Let’s face it; few things are viewed as more sacred in popular culture than a person’s will. Hollywood loves the neat simplicity of the storyline that says the wording of the will controls who wins and who withers in time for the curtain call. It’s fun fiction.
A Last Will and Testament is an important document, but it’s usually the last resort rather than the final word. A Will is set of instructions to the probate court judge. It has no authority outside of the courtroom. Thus, in order for a will to control who inherits an asset, that asset must first fall under the authority of the judge.
A probate court only has authority over assets that do not already have a designated owner. This fundamental misunderstanding can lead to bitterness amongst descendants. A few years ago a man passed away and his five sons brought his Will to my office. I did not know either the decedent or his sons but I was happy to peek at the bequest. The will was as straightforward as it gets, “I leave everything to my five sons in equal shares.” I then asked what assets the man had left behind; the sons replied that the only asset remaining was a single bank account containing one million dollars. The next question changed the game. “Who are the owners on the account?” I asked; “Dad and Dorkins (not his real name) came the reply. I then correctly responded that because the bank account was a joint account the will didn’t matter at all and therefore Dorkins was the sole owner of the million dollar account. I then started to say that Dorkins was welcome to share the money with his siblings if he so chose, but Dorkins did not leave me enough time. Dorkins was peeling out in, what I assumed was a soon to be replaced, Geo Metro in 5 seconds flat; impressive because if memory serves he was a kind of a hefty fella. The other four brothers lurched after the newly minted millionaire in a surly mix of stupor and anger, leaving the useless will behind on my desk.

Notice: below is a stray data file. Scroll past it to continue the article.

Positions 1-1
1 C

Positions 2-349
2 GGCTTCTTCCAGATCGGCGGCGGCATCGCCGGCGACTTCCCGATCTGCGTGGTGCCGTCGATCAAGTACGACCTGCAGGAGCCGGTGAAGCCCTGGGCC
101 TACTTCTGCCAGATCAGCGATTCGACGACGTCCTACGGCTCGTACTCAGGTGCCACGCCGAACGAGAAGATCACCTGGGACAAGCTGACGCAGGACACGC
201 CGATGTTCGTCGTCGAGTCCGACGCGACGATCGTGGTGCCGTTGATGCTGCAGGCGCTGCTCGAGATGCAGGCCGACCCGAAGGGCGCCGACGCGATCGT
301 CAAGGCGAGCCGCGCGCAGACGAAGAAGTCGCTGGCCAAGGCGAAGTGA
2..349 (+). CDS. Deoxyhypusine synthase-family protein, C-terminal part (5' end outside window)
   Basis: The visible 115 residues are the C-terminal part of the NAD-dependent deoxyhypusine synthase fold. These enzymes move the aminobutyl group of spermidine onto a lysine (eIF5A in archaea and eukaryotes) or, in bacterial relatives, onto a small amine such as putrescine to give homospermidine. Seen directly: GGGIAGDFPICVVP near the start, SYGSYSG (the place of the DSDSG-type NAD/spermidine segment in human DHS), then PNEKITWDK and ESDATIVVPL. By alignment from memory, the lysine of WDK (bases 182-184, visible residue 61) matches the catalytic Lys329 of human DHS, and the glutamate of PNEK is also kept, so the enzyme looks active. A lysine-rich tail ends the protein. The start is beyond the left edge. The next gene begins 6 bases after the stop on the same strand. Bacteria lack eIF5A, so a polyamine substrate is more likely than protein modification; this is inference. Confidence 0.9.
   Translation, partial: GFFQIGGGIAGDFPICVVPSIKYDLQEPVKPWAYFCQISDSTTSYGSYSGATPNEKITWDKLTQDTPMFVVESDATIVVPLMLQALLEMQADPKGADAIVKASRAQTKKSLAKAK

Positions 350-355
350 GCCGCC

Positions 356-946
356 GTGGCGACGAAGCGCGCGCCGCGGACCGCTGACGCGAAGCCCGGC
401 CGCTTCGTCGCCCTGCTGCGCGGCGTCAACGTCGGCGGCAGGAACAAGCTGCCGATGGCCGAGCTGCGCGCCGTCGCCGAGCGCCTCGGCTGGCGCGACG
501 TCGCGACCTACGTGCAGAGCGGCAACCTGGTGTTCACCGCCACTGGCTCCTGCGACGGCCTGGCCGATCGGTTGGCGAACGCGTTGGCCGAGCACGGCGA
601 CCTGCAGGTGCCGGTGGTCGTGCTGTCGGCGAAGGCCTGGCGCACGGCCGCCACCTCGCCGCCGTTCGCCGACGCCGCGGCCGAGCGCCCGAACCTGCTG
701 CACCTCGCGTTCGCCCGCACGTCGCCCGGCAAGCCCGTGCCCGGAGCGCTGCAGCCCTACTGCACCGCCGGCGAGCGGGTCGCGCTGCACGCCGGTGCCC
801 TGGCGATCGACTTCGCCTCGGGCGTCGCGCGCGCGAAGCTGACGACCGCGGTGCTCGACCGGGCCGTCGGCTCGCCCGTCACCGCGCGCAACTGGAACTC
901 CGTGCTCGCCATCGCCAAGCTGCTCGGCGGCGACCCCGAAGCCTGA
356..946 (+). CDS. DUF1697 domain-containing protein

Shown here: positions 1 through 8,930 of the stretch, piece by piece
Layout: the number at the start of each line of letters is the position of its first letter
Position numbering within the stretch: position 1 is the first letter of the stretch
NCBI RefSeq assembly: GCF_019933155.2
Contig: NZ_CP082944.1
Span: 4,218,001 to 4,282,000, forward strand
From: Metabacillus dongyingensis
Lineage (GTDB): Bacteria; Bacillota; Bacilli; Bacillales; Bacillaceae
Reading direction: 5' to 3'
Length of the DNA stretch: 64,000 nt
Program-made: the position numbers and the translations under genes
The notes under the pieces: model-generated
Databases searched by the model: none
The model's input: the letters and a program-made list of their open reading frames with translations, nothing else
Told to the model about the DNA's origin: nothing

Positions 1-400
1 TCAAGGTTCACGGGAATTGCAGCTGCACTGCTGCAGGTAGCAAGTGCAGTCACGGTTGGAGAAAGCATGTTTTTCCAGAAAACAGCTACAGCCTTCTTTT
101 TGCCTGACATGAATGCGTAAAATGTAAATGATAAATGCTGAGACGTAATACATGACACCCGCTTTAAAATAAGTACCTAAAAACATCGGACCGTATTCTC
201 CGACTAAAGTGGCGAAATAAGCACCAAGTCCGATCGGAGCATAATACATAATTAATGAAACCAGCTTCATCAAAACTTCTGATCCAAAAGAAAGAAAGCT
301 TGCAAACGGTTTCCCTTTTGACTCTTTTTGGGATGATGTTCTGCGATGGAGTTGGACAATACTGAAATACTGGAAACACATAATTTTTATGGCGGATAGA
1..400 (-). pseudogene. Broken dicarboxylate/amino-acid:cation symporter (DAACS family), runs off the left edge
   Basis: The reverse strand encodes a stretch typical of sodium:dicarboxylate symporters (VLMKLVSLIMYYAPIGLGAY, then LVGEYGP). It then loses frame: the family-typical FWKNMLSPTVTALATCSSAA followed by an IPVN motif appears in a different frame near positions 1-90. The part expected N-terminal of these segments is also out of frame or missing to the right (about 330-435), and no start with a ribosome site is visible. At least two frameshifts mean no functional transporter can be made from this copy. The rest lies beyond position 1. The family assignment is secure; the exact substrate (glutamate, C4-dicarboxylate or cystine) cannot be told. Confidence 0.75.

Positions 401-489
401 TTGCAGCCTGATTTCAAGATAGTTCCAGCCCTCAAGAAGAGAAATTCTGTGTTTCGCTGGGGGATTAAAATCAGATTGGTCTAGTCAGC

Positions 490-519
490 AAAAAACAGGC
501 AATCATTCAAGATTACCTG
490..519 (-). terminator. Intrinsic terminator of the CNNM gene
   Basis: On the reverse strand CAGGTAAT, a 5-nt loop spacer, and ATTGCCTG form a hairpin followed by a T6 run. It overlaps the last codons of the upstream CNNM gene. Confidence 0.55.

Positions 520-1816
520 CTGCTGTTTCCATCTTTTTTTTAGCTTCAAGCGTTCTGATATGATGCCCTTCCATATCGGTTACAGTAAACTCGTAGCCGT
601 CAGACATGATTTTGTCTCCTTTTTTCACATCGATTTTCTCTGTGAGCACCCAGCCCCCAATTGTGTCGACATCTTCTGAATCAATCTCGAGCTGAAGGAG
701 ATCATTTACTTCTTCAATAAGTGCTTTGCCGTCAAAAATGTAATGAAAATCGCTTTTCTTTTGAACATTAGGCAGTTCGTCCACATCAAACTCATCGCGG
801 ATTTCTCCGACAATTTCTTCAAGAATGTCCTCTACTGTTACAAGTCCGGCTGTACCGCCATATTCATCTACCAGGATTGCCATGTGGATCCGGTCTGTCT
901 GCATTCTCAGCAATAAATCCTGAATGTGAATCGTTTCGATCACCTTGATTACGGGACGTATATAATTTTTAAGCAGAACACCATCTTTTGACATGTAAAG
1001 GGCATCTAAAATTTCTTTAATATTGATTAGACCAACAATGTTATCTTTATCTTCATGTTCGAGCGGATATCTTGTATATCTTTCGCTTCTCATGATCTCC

Although somewhat altered to protect client privilege, this story illustrates the truth that a will only covers assets without an automatic successor. Thus, joint ownership of home, a bank account or a beneficiary designation on life insurance, retirement assets, or stock accounts all trump the will in a head to head contest. This is just another reason it is useful to talk things through with a competent lawyer before Dorkins speeds off with the money.
Takeaway: A will is important, but it is generally just a part of a balanced estate plan.